• Górecki: Symphony no.3 (Warner Classics, 2003)

 

Górecki: Symphony no.3
Warner Classics 437 964-2 (Erato LP, 1985; Belart, 2003)
Stefania Woytowicz, Symphonieorchester des Südwestfunks, Baden-Baden, cond. Ernest Bour

• Symphony no.3

 

 

 

1.  LENTO, sostenuto tranquillo ma cantabile
2.  LENTO e LARGO, tranquillissimo-cantabilissimo-dolcissimo-LEGATISSIMO
3.  LENTO, cantabile-semplice

Henryk Mikolaj Górecki is one of those remarkable originals who have surfaced from time to time in the history of Polish music.  Unlike Witold Lutosławski (1913-94) and Krzysztof Penderecki (b.1933), who had been hailed outside Poland since the early 1960s, Górecki did not receive much attention abroad until some thirty years later.  Since 1992, his international fame has rested on his Third Symphony (1976), which in a range of recordings has sold well over a million copies world-wide.  Its success has been an unprecedented musical phenomenon.  And yet Górecki has been an original from the beginning of his career in the late 1950s: since his First Symphony ‘1959’ and the explosive Scontri (1960) for orchestra, he has developed a solitary path towards a leaner style, reaching in Old Polish Music (1969) and the Second Symphony (1972) for an intense simplicity and directness of expression that have few parallels.  This economy and return to modal and scalic idioms may occasionally remind us of Schubert, Bruckner or Sibelius, but the true roots are to be found elsewhere in his profound and distinctly Polish religious beliefs and in his passionate love for and identification with the folk heritage of Poland.

The Third Symphony fills a crucial place within Górecki’s oeuvre as the culmination, both expressive and technical, of his musical thinking of over a decade.  Whereas his two earlier symphonies are remarkable for their high energy, the Third inhabits a quite different world, one that is reflective, dynamically subdued and orchestrally restrained.  Its concept is unusual and daring: three slow movements (totalling some 55 minutes), in which the emotional focus is centred on the plaintive texts and lyrical melodies sung by a solo soprano.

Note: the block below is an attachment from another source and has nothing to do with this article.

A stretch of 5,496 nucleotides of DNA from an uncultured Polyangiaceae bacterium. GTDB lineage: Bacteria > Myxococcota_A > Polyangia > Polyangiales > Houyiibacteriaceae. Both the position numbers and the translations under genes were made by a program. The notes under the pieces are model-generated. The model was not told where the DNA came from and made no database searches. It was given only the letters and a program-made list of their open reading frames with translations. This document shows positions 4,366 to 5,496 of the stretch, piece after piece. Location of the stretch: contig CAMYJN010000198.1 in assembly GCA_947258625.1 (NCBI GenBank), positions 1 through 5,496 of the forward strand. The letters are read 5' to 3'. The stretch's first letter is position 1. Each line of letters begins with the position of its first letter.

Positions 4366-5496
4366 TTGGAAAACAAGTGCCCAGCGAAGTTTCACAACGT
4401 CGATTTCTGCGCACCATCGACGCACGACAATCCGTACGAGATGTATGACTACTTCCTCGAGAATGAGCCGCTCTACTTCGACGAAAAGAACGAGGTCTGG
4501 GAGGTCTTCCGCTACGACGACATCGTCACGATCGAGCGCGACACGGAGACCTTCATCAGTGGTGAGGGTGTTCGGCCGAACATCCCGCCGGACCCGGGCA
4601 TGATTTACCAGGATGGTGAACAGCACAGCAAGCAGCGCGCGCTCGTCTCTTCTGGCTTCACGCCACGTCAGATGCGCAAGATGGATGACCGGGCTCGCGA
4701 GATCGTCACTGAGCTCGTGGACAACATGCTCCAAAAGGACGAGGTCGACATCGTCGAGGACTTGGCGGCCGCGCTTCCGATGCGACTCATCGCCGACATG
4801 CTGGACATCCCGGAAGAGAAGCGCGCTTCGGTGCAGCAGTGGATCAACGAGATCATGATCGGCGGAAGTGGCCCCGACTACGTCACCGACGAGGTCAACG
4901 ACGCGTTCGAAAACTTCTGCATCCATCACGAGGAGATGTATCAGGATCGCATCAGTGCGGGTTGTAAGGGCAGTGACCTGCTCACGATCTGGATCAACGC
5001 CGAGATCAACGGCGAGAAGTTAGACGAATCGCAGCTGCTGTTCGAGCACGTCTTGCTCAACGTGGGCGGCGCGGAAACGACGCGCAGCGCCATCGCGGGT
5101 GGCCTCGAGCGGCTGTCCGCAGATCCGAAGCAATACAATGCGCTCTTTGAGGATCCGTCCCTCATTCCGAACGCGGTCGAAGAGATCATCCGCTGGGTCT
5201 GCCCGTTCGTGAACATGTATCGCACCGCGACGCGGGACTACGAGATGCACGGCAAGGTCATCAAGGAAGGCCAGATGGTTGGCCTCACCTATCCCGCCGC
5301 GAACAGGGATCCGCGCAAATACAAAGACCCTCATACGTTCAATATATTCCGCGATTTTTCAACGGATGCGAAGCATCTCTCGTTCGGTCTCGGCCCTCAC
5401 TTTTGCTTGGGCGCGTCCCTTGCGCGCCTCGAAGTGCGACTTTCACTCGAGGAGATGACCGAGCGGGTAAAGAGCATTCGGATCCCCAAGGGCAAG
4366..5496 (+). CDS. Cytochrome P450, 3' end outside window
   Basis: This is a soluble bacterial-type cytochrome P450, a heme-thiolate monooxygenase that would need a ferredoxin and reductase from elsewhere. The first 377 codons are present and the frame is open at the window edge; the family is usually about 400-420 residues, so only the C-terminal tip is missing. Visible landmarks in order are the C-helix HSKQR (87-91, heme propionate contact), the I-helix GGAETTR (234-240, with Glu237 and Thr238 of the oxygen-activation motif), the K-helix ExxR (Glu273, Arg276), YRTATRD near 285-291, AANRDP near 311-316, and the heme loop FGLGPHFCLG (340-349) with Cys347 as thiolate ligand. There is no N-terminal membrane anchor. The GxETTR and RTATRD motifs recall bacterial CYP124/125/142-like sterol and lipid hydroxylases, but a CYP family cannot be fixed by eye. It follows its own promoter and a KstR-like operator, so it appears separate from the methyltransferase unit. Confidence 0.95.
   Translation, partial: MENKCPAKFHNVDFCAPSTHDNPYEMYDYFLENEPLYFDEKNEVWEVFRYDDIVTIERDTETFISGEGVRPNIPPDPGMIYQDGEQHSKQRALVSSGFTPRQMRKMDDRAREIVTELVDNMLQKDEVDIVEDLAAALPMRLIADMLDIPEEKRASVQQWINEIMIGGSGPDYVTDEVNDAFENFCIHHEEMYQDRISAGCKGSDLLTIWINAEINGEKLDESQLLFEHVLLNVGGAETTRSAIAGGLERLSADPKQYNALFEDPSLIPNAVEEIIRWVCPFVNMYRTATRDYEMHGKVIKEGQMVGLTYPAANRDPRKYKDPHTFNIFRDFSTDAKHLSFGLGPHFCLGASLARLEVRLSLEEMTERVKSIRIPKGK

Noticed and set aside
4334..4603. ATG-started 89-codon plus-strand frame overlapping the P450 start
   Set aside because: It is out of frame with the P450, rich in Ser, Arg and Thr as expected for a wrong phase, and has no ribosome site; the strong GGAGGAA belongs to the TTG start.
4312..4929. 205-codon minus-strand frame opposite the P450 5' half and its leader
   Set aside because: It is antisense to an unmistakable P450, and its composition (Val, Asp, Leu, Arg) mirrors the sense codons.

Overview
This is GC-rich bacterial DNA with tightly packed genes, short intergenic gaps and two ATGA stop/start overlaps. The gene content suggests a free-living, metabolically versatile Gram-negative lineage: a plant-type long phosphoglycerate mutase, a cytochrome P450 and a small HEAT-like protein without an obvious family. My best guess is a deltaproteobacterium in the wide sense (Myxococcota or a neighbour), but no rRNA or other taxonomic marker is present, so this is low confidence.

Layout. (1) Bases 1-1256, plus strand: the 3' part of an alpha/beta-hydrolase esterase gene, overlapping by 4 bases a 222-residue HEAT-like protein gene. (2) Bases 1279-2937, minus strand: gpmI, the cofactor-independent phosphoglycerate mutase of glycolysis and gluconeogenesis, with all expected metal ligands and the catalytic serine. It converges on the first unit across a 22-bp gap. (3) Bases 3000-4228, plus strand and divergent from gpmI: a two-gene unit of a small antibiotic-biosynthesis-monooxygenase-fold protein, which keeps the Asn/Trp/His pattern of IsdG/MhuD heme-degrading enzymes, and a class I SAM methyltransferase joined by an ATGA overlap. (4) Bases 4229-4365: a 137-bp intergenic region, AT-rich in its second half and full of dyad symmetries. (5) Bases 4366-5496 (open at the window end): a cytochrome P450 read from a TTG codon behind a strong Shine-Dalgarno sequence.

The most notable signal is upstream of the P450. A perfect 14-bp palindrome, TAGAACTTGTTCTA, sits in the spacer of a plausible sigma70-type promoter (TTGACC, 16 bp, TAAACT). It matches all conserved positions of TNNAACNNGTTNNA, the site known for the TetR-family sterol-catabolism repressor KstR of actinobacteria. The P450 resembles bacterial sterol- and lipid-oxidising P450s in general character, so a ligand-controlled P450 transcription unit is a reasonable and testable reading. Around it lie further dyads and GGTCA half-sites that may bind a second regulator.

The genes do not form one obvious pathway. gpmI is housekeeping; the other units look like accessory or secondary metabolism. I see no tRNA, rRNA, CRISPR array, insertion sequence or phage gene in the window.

The first movement opens with a chant-like melody whose long-breathed phrases and inflections Górecki has fashioned from two Polish church songs.  With this modal melody, heard first in the double basses, Górecki creates a blossoming canonic arch-structure in which the motifs echo from one voice to another with extraordinary resonance.  When the soprano eventually enters, her simple line is given a magical halo by the strings.  The text is a stanza from a Polish manuscript known as the ‘Holy Cross Lament’ (c.1470), where the Virgin Mary asks her dying Son to share his wounds with her.

The melodic material of the short second movement is Górecki’s own, but the poignant text comes from the Tatra mountain resort of Zakopane, in the Podhale region of southern Poland.  After the Second World War, the Gestapo prison called ‘The Palace’ in Zakopane was found to contain cells whose walls had been inscribed with graffiti by Polish prisoners.  One of these inscriptions read: ‘Mother, do not cry.  Queen of Heaven, Virgin most pure, support me always.  Hail Mary’.  It had been scratched on a wall by ‘Helena Wanda Blazusiakówna, aged 18, detained since 25 September 1944’.  Górecki had a clear vision of how it would sound:

I wanted the second movement to be of a highland character, not in the sense of pure folklore, but the climate of Podhale.  …  I wanted the girl’s monologue as if hummed … on the one hand almost unreal, on the other towering over the orchestra.  …  It cannot be a poster, drama or tragedy, but it should be a reference to the contemplation of the first movement.

The affecting directness of the second movement is carried over into the third, in which a Polish mother weeps for her missing soldier son.  As in the other movements, the words were the prime inspiration for Górecki:

For me, it is a wonderfully poetic text.  I do not know if a ‘professional’ poet would create such a powerful entity out of such terse, simple words.  It is not sorrow, despair or resignation, or the wringing of hands: it is just the great grief and lamenting of a mother who has lost her son.

Although the text is either from the First World War or from one of the three Silesian uprisings that followed it, the principal melody is apparently of 19th-century origin.   Górecki also makes reference here to other early 19th-century pieces: the haunting chordal oscillation that opens the movement is a direct quotation from the start of Chopin’s Mazurka op.17 no.4 (composed at a time of revolution and insurrection, exactly 100 years before Górecki was born).  And when the harp and piano touch off a sustained violin E natural a few bars later, Górecki is making the gentlest of allusions to the crunching climax of the first movement of Beethoven’s own Third Symphony (1803), itself a response to war and its consequences.

The ‘Symphony of Sorrowful Songs’ has a quality of devotion that draws its inner strengths from Poland’s religious history, its folk culture and its centuries-old struggle against persecution.  Nowhere has Górecki’s search for his roots been given more eloquent testimony.  Yet such is his uncommon mastery of the most straightforward of musical means that the symphony’s clarity and transparency – which was such a shock to its early audiences in the late 1970s – now reaches far beyond the confines of its Polish background as one of the most distinctive and moving creations of recent times.

© 2003 Adrian Thomas


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